For every job there is some growth, or some career “next steps” that are possible. If you are in a role that has no such career progression then either you are not thinking hard or you don’t need an MBA.
Note here: Avoid references to how you hate your job or how your manager is a tyrant. Anything negative would go against you. Focus on the positives. Talk about how you are eager to take up opportunities that will help you grow in life. Show them the ambition, not the frustration.
Now talk about the 2 or 3 absolute “must haves” for you to get into that role. It could be the brand credentials of a top MBA for consulting. It could be the general management aspect of looking at things for someone in a finance career stream. It could be the wider perspective your teammates offer,that might make you a well-rounded Product Manager. It could be all of these.
The End (50 words):
Though Ross is not asking ‘Why Ross’ explicitly, you would do well to answer it briefly. By this point, if your writing is clear and crisp, it should be a no-brainer on WHY you should be doing an MBA. It should focus on WHY Ross.
Steer clear of generic stuff. You don’t want an MBA because it has “world class infrastructure” and “renowned faculty”.
Do your research. Talk to current students/alumni. Attend info sessions. Read up as much as you can about the school. If possible, even make a trip to the Ross campus! In short – pull out all the stops to ensure you understand why Ross is a good fit. Don’t do this to impress the Admission Committee. Do this because your decision is going to cost you the next 2 years and a lot of money. You better be sure!
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Essay 3 – Optional Statement:

This section should only be used to convey information not addressed elsewhere in your application, for example, completion of supplemental coursework, employment gaps, academic issues, etc. Feel free to use bullet points where appropriate.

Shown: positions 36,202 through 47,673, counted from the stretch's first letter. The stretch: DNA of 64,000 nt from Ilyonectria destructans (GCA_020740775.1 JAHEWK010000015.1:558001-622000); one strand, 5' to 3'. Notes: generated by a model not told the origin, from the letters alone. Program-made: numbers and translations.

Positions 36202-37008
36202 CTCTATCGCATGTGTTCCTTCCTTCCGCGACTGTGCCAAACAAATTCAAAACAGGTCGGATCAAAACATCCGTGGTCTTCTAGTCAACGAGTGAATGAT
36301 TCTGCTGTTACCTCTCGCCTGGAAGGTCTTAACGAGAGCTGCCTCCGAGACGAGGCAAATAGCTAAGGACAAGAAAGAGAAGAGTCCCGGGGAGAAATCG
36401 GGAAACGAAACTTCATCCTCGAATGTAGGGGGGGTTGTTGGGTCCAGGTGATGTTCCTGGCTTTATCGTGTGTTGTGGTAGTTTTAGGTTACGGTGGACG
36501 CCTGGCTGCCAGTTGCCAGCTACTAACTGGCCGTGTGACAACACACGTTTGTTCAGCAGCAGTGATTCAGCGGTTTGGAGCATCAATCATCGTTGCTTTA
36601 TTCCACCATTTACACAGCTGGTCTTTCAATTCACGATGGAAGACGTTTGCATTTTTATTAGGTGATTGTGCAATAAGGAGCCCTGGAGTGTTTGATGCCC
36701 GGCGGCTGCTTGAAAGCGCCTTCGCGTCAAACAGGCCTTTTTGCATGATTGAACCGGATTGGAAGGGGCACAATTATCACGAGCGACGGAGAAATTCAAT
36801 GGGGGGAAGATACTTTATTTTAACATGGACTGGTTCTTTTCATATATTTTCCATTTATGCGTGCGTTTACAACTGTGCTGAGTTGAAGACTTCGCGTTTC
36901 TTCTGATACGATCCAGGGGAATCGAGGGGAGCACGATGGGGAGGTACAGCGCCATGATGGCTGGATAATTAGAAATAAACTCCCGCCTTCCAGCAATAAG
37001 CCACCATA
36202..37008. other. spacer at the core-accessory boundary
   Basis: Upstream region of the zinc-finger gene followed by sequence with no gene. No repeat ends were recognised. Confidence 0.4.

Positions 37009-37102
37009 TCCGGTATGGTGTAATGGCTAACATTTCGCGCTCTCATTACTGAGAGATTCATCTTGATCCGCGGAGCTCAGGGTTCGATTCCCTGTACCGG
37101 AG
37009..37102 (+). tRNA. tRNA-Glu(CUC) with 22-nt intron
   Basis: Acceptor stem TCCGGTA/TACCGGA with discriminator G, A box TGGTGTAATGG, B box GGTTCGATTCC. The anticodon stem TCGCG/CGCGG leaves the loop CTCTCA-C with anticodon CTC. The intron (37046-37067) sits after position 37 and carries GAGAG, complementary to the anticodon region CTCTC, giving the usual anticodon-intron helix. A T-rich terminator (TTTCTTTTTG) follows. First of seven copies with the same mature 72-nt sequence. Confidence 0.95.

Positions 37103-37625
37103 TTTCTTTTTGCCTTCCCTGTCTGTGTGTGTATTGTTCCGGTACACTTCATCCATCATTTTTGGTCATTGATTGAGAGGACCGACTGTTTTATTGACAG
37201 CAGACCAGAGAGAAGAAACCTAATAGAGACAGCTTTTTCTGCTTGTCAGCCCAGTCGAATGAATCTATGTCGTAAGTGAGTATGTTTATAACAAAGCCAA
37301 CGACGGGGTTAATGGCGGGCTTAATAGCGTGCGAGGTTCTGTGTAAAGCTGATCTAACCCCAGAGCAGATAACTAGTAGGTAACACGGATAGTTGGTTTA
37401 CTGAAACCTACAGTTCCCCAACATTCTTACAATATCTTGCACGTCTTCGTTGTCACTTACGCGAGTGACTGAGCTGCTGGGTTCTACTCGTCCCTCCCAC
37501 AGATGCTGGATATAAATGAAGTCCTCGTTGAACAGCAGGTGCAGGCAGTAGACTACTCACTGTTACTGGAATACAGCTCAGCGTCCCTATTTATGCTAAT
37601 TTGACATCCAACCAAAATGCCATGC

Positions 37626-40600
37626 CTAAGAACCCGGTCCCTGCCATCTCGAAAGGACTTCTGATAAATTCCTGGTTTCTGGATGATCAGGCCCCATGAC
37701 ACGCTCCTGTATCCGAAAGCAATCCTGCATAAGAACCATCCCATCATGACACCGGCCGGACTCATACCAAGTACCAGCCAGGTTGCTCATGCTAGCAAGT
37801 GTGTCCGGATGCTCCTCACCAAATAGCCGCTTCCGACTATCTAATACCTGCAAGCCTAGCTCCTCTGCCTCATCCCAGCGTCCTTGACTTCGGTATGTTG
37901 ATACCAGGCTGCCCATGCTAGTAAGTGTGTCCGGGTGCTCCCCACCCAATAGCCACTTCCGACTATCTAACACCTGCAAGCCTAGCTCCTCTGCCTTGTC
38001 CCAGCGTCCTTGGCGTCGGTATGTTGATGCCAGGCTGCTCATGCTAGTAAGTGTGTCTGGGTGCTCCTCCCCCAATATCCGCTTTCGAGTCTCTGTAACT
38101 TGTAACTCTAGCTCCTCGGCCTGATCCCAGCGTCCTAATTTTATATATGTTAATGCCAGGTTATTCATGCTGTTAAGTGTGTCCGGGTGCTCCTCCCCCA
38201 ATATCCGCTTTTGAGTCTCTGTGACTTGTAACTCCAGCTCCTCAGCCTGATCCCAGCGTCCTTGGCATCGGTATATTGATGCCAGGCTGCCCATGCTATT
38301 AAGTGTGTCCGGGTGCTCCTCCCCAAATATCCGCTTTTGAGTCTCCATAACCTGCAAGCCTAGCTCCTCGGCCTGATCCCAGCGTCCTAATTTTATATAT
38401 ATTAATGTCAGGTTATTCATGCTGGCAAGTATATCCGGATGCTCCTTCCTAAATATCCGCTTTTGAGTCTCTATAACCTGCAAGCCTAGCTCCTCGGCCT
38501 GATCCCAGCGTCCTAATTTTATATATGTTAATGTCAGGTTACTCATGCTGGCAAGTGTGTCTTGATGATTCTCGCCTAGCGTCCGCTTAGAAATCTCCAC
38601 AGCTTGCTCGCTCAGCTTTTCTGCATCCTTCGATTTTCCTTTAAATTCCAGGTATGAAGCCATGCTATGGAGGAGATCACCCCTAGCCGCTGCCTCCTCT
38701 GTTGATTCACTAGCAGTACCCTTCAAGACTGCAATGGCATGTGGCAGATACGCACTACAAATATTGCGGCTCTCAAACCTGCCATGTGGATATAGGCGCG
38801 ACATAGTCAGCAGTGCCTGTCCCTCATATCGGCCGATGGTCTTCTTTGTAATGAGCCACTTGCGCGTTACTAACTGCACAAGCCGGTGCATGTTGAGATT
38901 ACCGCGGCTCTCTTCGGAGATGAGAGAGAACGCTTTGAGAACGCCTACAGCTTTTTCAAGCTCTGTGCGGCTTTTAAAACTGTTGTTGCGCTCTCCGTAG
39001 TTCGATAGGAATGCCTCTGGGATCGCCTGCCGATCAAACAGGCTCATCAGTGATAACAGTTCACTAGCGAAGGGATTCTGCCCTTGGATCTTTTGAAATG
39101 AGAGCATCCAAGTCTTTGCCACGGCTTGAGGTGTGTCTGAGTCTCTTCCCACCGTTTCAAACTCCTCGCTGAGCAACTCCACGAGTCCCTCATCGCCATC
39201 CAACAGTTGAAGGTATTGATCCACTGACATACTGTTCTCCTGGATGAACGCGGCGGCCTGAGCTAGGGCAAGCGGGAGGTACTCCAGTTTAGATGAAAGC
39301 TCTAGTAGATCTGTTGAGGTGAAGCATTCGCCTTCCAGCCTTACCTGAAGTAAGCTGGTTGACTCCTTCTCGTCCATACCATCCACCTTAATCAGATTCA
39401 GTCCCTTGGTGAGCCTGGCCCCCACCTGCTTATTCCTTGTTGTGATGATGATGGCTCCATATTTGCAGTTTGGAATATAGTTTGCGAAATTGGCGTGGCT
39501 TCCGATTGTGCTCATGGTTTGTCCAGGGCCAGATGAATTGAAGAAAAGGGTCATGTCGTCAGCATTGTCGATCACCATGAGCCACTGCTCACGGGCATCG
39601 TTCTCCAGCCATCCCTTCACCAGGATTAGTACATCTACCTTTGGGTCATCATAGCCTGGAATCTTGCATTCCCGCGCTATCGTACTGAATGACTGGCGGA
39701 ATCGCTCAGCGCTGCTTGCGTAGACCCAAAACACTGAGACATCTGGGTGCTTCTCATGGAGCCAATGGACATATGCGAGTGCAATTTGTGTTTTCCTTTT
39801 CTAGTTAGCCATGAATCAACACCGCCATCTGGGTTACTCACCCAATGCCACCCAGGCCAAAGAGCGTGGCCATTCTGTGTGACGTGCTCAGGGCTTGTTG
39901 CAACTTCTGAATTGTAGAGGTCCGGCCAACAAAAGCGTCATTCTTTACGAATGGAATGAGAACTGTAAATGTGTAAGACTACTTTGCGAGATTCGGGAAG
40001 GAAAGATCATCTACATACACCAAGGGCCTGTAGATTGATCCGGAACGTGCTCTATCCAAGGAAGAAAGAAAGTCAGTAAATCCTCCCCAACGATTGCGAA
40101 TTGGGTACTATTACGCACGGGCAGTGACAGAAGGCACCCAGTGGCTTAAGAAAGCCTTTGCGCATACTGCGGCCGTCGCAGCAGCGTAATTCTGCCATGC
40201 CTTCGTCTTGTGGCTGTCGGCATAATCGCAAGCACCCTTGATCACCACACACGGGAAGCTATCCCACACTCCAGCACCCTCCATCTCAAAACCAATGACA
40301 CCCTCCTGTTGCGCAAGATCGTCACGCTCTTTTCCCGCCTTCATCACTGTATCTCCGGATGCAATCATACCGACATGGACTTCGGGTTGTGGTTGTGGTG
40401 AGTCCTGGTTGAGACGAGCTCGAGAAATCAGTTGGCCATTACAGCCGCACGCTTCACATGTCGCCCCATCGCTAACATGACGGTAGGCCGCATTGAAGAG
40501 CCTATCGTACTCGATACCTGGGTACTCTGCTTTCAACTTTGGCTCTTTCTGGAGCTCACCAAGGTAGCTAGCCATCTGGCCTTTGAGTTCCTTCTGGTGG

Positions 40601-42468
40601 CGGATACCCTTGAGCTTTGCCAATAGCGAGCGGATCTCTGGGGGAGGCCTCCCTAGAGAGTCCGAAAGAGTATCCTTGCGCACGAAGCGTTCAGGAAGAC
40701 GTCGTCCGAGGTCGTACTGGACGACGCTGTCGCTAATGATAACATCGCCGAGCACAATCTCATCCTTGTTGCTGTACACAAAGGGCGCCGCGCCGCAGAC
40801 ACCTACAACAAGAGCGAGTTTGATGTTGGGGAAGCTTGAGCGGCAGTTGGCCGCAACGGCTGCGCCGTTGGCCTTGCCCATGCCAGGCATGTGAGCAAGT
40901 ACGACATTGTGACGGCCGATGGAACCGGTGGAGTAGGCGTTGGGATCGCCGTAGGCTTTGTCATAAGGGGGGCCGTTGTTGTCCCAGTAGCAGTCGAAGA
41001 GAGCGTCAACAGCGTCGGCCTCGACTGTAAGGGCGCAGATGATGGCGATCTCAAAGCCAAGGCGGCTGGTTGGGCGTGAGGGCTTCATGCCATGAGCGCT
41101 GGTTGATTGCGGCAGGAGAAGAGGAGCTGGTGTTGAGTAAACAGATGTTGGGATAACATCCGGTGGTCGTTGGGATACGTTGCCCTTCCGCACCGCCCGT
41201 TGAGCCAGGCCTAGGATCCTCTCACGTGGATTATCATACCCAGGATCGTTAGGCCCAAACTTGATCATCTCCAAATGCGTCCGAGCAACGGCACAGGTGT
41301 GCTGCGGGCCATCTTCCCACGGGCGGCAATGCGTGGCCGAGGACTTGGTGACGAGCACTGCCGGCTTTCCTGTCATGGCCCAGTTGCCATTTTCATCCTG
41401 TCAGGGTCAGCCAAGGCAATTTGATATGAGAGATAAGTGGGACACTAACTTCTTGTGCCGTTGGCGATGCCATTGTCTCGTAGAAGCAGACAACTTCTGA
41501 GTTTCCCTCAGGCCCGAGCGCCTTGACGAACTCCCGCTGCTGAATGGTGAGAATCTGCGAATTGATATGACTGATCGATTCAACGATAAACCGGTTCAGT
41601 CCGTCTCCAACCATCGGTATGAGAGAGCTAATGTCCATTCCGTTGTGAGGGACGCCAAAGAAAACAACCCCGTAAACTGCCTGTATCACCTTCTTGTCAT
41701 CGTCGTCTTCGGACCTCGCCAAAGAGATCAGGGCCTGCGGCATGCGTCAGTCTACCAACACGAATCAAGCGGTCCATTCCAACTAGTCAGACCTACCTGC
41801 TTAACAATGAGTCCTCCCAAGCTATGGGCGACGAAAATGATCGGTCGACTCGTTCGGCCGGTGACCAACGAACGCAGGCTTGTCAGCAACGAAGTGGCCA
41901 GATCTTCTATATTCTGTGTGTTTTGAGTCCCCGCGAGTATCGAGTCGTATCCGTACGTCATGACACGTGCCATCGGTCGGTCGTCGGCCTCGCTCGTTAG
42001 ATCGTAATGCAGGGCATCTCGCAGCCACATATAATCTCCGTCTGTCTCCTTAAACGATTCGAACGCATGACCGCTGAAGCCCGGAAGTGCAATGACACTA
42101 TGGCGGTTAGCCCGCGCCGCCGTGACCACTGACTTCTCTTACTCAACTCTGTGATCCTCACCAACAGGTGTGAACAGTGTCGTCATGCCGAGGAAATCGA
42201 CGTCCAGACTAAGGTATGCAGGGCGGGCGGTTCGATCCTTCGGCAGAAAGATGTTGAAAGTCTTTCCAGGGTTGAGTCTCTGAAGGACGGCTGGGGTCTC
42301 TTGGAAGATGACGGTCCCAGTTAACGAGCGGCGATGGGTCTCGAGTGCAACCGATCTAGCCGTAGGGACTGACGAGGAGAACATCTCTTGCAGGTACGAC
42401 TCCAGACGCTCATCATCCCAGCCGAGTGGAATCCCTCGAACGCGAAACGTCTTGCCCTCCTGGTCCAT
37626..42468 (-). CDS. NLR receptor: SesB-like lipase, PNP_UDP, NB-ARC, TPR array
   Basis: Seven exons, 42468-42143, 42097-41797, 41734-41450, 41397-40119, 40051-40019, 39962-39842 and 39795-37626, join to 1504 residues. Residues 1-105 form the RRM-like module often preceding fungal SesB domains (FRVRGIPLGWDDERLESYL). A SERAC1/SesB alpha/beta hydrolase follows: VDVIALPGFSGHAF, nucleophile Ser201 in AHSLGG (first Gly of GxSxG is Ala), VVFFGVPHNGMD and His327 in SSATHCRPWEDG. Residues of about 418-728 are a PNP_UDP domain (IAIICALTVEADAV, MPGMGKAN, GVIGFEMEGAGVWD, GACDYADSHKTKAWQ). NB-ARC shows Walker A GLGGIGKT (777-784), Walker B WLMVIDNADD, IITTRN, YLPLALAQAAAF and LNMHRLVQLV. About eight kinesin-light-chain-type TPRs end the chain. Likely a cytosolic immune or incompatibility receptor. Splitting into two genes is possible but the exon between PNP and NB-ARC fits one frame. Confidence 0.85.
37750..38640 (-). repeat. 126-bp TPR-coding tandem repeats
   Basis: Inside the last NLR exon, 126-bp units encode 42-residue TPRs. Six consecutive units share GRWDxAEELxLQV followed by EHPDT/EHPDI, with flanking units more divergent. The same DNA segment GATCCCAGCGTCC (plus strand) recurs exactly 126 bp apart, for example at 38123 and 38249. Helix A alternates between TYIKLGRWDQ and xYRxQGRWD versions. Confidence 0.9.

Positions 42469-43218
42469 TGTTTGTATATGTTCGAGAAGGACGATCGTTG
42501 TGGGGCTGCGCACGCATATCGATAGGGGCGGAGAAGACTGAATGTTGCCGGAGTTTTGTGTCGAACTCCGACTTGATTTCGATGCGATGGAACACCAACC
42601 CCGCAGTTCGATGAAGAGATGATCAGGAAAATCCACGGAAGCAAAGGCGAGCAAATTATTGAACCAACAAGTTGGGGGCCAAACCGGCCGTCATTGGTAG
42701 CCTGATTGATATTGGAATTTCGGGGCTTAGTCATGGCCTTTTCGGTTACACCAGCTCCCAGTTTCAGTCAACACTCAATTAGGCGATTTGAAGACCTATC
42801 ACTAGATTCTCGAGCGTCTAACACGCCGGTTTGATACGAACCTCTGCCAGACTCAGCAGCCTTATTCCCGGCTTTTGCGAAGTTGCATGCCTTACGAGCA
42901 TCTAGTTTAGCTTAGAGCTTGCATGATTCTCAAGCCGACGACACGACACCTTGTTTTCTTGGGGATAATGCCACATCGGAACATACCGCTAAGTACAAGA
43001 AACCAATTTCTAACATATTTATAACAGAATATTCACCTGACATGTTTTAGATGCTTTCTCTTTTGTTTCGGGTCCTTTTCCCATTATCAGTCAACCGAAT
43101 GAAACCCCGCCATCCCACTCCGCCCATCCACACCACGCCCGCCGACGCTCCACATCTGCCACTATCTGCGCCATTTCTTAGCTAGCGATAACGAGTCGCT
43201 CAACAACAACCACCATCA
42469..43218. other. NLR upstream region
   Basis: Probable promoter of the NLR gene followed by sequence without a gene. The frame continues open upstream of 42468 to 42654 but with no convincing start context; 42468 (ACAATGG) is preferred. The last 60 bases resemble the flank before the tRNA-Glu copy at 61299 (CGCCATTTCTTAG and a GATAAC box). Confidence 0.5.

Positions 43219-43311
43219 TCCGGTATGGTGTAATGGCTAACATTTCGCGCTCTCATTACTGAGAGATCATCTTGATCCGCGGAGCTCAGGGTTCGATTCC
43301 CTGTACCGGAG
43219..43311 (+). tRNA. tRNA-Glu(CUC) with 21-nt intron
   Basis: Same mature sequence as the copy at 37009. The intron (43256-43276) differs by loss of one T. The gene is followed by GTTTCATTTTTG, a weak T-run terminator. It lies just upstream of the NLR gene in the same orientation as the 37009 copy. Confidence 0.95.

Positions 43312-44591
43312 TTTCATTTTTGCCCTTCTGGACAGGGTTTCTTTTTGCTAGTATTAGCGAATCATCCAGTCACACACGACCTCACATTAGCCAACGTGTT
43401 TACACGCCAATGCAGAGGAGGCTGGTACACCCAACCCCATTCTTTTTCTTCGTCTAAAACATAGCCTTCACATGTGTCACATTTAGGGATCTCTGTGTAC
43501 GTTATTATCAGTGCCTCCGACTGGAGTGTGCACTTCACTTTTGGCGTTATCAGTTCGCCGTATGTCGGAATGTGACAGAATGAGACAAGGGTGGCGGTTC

Did you note two things?
1. There is no word-limit mentioned. Wow, all those other things about yourself that you haven’t got the space to write about..can you write about them here? Like that hobby you picked up two years ago, or that event you conducted at work? No, definitely no. Because, as the question says..
2. “This section should only be used to convey information not addressed elsewhere in your application”
So Ross is not handing out an additional sheet of paper so you can write about your accomplishments or your leadership qualities or your fitment. Rather, this is just a placeholder for all important information that is not covered elsewhere in the application.
Let the examples given guide you – completion of coursework, gaps in employment, poor academic scores. Use this section to offer critical information that could mitigate weaknesses and/or enhance your profile.
Before we wind up, we recommend that you read this excellent short post from the Ross Admissions Director, Soojin Kwon. Though this was written last year, the advice is equally relevant this year!
New Essay questions to Michigan Ross MBA application
You may also find this webinar from the Ross AdCom useful as you apply to Ross –

There you go! We hope that our take on the Ross essays helps you frame a winning application to Ross this season.
If you have any feedback for us, please let us know by leaving a comment in the comment section below.